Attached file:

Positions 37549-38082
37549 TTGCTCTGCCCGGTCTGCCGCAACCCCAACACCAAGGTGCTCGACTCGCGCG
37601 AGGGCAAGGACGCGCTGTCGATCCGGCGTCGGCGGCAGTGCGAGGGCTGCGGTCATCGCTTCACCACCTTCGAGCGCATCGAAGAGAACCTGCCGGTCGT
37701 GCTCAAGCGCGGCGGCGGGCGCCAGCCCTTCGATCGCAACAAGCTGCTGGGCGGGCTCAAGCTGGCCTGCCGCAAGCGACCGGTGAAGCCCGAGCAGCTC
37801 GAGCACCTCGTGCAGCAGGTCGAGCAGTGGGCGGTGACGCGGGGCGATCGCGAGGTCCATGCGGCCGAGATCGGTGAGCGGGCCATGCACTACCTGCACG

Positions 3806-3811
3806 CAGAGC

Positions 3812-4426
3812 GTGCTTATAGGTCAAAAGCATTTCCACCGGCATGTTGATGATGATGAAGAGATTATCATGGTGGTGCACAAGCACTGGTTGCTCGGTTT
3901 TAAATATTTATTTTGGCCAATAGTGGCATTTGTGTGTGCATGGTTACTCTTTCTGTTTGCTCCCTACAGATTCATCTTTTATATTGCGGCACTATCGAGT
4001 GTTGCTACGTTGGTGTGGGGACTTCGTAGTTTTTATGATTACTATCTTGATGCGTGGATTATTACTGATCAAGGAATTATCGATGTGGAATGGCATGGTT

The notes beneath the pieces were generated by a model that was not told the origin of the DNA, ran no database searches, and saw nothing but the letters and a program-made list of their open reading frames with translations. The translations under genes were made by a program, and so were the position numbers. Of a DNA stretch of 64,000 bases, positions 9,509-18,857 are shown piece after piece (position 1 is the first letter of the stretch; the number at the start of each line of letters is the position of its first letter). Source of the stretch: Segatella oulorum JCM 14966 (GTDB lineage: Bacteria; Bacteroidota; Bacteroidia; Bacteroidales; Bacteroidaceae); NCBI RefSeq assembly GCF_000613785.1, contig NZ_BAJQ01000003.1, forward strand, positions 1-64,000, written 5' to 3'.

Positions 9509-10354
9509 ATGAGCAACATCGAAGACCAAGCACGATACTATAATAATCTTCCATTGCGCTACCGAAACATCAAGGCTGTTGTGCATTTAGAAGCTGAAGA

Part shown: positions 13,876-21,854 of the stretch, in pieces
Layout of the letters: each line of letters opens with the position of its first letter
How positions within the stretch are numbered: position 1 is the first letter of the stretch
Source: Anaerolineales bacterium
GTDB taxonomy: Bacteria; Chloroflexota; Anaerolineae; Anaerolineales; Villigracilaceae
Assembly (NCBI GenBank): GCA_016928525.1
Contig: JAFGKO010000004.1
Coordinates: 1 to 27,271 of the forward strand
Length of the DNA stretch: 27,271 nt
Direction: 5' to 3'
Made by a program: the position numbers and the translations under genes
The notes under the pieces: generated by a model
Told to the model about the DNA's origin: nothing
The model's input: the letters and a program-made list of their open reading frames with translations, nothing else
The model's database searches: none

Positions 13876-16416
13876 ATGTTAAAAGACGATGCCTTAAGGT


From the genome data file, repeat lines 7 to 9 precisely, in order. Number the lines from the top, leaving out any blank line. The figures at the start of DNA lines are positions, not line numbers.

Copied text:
3806 CAGAGC

Positions 3812-4426
3812 GTGCTTATAGGTCAAAAGCATTTCCACCGGCATGTTGATGATGATGAAGAGATTATCATGGTGGTGCACAAGCACTGGTTGCTCGGTTT